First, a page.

Interesting question: Will the U.K. allow shipment of data to the U.S. for a case? Our experts say yes, but it must be in response to ongoing litigation. Moreover, entire images are not shipped, rather the responsive, reviewed-for-privilege data is transmitted.

One judgment the authors formed during the course of all these interviews was that American law firms would be well served (unless they have a presence and their own contacts on the Continent) to work through U.K. firms, where everyone “sort of” speaks the same language. English firms are well connected on the Continent and can provide valuable gateway services to U.S. firms. They’ve seen all the problems, they know the ropes and they can explain it to the Americans in English. In fact, it’s not unusual, according to Henderson, for some U.K. firms to find that as much as 50 percent of their work involves the Continent. Rahoul Bansali and Darren Pauling say that “the U.K. is the gateway into the Continent for many American firms.”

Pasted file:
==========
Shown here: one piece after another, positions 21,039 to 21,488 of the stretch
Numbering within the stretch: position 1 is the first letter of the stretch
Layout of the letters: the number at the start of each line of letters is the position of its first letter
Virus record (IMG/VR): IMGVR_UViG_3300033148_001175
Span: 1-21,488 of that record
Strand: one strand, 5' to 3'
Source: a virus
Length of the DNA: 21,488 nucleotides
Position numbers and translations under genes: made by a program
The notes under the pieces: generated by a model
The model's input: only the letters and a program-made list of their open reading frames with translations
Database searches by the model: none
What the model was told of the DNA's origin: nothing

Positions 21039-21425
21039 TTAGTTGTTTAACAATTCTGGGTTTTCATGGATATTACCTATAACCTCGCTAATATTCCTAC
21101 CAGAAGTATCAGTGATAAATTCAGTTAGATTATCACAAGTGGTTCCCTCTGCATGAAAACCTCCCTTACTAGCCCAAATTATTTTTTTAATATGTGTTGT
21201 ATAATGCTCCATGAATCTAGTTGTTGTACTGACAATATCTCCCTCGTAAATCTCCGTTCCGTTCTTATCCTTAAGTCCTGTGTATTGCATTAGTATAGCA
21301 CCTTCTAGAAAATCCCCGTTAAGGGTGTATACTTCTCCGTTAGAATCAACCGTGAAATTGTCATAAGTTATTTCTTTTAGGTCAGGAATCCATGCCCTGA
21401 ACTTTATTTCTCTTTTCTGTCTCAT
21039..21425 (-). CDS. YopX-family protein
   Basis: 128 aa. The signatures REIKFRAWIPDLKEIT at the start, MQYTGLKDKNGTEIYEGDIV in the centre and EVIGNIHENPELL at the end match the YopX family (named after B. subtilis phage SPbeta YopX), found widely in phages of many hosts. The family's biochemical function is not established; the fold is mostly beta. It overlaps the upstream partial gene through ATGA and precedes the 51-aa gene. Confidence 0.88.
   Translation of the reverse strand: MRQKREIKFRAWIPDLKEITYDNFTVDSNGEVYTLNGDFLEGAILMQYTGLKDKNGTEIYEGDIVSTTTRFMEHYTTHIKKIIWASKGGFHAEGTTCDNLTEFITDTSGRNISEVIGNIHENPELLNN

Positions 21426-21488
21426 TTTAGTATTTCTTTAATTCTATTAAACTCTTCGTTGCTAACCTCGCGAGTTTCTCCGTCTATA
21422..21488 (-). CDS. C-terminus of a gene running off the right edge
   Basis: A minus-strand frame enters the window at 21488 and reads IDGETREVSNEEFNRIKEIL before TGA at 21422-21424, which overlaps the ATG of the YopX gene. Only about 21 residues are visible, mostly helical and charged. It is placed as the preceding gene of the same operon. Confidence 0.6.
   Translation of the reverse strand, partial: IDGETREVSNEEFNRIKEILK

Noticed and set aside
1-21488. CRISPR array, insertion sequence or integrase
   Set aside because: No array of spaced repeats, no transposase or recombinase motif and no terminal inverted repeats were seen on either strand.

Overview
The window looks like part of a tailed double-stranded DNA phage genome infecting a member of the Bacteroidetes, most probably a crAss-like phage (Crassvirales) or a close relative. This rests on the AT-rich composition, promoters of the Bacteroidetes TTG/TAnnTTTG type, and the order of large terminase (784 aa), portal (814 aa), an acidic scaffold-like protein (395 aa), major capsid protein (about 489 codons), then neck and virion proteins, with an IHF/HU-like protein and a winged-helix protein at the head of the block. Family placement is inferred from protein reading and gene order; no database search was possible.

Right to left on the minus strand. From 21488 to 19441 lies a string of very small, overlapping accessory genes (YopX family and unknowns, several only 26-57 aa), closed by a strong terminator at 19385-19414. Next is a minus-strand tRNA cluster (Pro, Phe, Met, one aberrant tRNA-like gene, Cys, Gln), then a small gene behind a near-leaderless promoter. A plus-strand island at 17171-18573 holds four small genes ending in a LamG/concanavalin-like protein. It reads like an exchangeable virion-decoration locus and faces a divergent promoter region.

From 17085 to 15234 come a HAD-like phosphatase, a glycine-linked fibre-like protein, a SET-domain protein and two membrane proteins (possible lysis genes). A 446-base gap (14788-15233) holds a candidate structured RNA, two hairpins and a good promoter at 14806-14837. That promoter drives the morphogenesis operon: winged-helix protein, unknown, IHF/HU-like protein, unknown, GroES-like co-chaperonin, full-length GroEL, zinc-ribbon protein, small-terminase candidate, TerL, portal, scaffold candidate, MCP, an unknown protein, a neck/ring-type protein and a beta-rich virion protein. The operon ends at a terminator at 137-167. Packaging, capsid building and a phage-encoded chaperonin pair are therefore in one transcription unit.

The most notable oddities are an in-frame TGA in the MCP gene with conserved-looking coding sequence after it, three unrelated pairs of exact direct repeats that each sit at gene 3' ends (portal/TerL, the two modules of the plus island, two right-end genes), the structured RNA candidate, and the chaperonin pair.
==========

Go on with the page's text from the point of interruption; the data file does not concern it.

Are There Other Striking Differences?

In a word—yes. For one, according to Henderson, it’s fairly common in his country for two parties to have one expert, whether by agreement or because the court appointed a single expert. Special masters are a different matter. Although fairly common stateside, Sykes has very rarely seen the appointment of special masters to deal with e-evidence issues.

Another difference highlighted by Sykes is that the attorney-client privilege can be maintained on workplace computers, whereas U.S. courts have frequently pierced the privilege, particularly where there is a policy in place that says that no activity on the employer’s network is private and that the employer may monitor all such activity.